Andhra Cuisine comes from the states of Andhra Pradesh and Telangana which is generally known for its tangy, hot and spicy taste. All the sub regions like Uttarandhra, Seema Andhra, Rayalaseema of Andhra Pradesh along with Telangana form this Andhra Cuisine. The staple food of Andhra Cuisine is annam (rice). It is consumed with varieties of kura, vepudu, pachhadi, pulusu, pappu, podi, sambar, appadam and curd. Andhra Cuisine is famous for both its vegetarian and non-vegetarian menu. Sea food forms a major attraction for non-vegetarian lovers in this cuisine.
Food is a very elaborate affair in many households of Andhra Cuisine. In a majority of urban households, the food is served in stainless steel or porcelain plates. In traditional and rural households, the food is served on Ariti Aaku (banana leaf). Ariti Aaku is also vastly used during festivals and special occasions. Dried banana leaves are used for packing of long journeys food items. At times, vistari (a larger plate made of several leaves sewn together) is used. In rural Andhra Cuisine mud pots are widely used for cooking since ages and slowly migrating to steel and aluminium utensils. The urban Andhra Cuisine has substantially migrated to modern day utensils for day to day cooking and consumption.
Basic Terminology of Andhra Cuisine:
- kura refers to curry of any of the vegetable
- vepudu refers to again curry of any kind but is made after deep frying the vegetable then prepared like a curry
- pachhadi refers to pickles of many varieties
- pulusu refers to curry like stew which is generally sour and cooked with tamarind base
- pappu refers to dal of various lentils / pulses
- podi refers to powdered lentils / pulses based seasoning
- appadam refers to Indian papad which is mostly fried
- perugu refers to curd / yogurt
- annam refers to rice
- neyyi refers to ghee
Andhra Cuisine shares its breakfast menu with the neighboring states of Tamil Nadu, Karnataka and Kerala but with a very distinct flavor of its own. The famous breakfast dishes include idly, dosa, vada (gari), pongali, upma, pesarattu and poori. The varieties of chutney’s served along with these breakfast dishes are made mostly with coconut, groundnut, ginger, chillies, onion and tomato. Pulihora (tamarind rice / lemon rice) is widely popular across Andhra Cuisine for its mouth watering sweet and sour taste made of tamarind and lemon base for its long duration, freshness and tangy flavor. In lunch this Andhra Cuisine has a concept of meals (thali) where you can get substantial quantities of all the varieties to satisfy your taste buds and relish flavors.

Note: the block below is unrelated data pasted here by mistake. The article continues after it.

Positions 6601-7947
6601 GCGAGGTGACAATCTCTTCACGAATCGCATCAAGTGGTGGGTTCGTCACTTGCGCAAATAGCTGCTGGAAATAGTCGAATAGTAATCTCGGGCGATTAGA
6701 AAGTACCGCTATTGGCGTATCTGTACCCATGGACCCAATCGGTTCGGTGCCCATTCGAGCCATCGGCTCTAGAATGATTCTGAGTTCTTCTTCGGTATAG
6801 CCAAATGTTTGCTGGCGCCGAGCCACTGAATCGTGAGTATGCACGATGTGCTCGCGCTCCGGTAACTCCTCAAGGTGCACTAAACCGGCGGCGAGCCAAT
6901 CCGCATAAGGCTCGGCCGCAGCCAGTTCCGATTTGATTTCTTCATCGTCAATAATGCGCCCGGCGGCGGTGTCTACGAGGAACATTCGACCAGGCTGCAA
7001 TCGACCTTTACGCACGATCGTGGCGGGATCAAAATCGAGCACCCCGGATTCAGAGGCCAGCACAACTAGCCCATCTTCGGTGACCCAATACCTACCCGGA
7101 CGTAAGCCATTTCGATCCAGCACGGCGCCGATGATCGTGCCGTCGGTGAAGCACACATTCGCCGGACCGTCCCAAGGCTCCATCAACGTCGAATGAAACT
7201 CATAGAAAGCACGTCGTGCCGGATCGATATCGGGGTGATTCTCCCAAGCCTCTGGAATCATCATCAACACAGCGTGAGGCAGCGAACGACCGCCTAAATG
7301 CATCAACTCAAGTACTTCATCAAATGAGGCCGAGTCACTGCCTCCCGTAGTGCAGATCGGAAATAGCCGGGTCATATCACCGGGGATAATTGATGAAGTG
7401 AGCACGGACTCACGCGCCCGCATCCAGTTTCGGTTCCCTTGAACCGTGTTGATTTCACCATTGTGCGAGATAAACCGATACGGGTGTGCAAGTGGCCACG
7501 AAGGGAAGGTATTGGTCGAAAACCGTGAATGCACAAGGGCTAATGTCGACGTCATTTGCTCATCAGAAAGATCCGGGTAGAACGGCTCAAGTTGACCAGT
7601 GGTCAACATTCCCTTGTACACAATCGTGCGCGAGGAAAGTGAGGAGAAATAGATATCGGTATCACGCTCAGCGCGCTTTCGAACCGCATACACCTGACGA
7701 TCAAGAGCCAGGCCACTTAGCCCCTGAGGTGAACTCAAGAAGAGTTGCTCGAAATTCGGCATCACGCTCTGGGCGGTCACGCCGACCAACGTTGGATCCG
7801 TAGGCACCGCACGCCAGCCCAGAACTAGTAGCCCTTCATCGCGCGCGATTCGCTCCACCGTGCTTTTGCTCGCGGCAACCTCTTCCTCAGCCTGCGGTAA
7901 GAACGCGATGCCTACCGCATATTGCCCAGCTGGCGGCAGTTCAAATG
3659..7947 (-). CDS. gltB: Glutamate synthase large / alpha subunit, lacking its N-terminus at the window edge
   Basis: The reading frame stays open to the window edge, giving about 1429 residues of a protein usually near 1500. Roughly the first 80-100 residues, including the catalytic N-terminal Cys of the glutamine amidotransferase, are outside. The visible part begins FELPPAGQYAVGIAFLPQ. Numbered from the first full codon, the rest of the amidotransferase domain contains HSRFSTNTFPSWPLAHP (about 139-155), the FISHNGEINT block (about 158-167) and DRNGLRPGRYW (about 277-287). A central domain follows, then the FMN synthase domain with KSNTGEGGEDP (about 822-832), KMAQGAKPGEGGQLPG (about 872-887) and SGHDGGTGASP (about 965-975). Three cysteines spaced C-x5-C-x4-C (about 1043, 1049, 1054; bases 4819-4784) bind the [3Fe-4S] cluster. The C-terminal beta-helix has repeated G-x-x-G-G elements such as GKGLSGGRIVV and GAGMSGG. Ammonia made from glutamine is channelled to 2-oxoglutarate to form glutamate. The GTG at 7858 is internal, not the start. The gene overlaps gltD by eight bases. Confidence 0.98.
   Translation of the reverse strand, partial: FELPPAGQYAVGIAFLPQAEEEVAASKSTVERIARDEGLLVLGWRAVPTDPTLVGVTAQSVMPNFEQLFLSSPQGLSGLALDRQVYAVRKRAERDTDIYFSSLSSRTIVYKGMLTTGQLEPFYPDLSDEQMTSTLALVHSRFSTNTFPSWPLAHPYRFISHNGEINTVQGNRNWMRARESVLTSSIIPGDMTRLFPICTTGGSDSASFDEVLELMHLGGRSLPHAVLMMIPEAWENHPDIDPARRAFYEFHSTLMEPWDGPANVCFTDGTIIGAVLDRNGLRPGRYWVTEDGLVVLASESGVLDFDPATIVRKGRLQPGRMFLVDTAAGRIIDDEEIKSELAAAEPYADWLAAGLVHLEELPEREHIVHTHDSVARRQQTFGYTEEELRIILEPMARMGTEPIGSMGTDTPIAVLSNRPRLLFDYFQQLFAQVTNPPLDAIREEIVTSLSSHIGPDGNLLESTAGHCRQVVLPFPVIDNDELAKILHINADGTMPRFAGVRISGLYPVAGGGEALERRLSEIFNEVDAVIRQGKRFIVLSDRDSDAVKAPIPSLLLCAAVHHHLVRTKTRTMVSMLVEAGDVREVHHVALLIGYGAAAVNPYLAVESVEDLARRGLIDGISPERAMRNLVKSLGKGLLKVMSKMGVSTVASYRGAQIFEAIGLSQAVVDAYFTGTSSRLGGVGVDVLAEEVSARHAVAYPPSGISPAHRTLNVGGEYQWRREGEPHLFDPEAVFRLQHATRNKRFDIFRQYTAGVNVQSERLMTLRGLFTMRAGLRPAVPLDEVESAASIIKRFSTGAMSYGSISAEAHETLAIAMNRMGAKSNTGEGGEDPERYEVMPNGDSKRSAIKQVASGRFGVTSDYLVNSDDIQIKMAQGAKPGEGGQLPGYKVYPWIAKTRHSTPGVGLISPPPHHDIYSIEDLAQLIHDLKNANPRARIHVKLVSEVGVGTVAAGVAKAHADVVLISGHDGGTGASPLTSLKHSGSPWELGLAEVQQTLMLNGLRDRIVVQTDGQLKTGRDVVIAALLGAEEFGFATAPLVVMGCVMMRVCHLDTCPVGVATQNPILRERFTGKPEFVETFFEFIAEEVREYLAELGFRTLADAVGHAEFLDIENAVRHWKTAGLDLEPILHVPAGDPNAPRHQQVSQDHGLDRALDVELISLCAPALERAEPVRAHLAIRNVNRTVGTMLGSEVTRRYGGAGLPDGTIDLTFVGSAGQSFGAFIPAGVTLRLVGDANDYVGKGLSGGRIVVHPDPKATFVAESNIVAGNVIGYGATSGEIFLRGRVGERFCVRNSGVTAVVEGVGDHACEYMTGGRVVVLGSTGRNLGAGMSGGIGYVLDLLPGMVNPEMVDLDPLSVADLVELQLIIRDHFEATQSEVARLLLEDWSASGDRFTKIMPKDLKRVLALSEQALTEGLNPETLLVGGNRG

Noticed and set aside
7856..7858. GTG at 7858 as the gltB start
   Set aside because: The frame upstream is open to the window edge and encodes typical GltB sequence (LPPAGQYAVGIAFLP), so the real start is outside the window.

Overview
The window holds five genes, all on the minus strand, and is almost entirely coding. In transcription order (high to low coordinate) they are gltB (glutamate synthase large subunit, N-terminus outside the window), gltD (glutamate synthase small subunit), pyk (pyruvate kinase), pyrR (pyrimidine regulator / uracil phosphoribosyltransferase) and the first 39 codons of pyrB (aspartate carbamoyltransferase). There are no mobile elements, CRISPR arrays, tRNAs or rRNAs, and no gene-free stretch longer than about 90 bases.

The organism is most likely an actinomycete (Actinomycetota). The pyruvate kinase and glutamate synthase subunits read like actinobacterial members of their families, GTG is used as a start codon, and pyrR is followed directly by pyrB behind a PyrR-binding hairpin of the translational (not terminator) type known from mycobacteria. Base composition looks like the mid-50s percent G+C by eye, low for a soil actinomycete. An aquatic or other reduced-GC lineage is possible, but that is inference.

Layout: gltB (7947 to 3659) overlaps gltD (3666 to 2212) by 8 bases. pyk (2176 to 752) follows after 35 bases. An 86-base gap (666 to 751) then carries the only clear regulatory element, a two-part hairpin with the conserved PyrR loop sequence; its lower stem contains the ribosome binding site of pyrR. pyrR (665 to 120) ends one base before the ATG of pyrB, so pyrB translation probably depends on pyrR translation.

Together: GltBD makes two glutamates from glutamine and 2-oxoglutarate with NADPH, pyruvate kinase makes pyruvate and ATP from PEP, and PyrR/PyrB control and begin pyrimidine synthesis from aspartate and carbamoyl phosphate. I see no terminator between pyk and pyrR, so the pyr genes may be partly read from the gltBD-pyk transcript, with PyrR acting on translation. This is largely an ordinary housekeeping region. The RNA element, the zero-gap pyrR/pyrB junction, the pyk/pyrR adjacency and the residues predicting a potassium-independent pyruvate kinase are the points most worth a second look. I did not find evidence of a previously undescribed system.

The flavors of Hyderabadi Dum Biryani is world famous and has a big influence in Telangana region and Andhra Cuisine. The city of Hyderabad also has many other flavors to its glory like bun maska, baked cookies, double ka meetha, plum cakes, irani chai and osmania biscuits. Also Hyderabad has many dishes in similarity with Awadhi Cuisine due to the common influence of Nawabi culture in the food habits and cooking techniques. The kababs, tandoori dishes, kulchas, koftas, paneer and meat dishes share a lot of similarity with Awadhi Cuisine in Lucknow. During the festival season of Ramadan, Hyderabadi Haleem tops the list in festival specialities menu. Hyderabad can also be counted as south food capital of India for its diversified food cuisines and cultural influences. The city of Hyderabad has a cosmopolitan culture where inhabitants of all states, traditions and cultures are prominent. So the spread of food dishes here resembles the vast menu of Delhi Cuisine covering almost all other cuisines.
The street food in Andhra Cuisine offers mouth watering snacks like punugulu, mirapakayi bajji, aratikayi bajji, vullipayi bajji, tamata bajji, vankaya bajji, dal wada and dumpakaya bajji. Andhra Cuisine includes many popular sweets and savouries to its credit which are a must for special occasions. A few famous sweets include boondi, rava kesari, pootarekulu, sunnundalu, kaja, poornalu, bobbatlu, chakra pongali, paayasam (kheer) and many variants of laddus. Here varieties of savouries are commonly referred as murukullu (jantikalu), chakralu, chakodi and varieties of pakodi.
After a meal, killi (paan) or vokka / vakka (betel nuts) are commonly served as digestives and mouth freshener.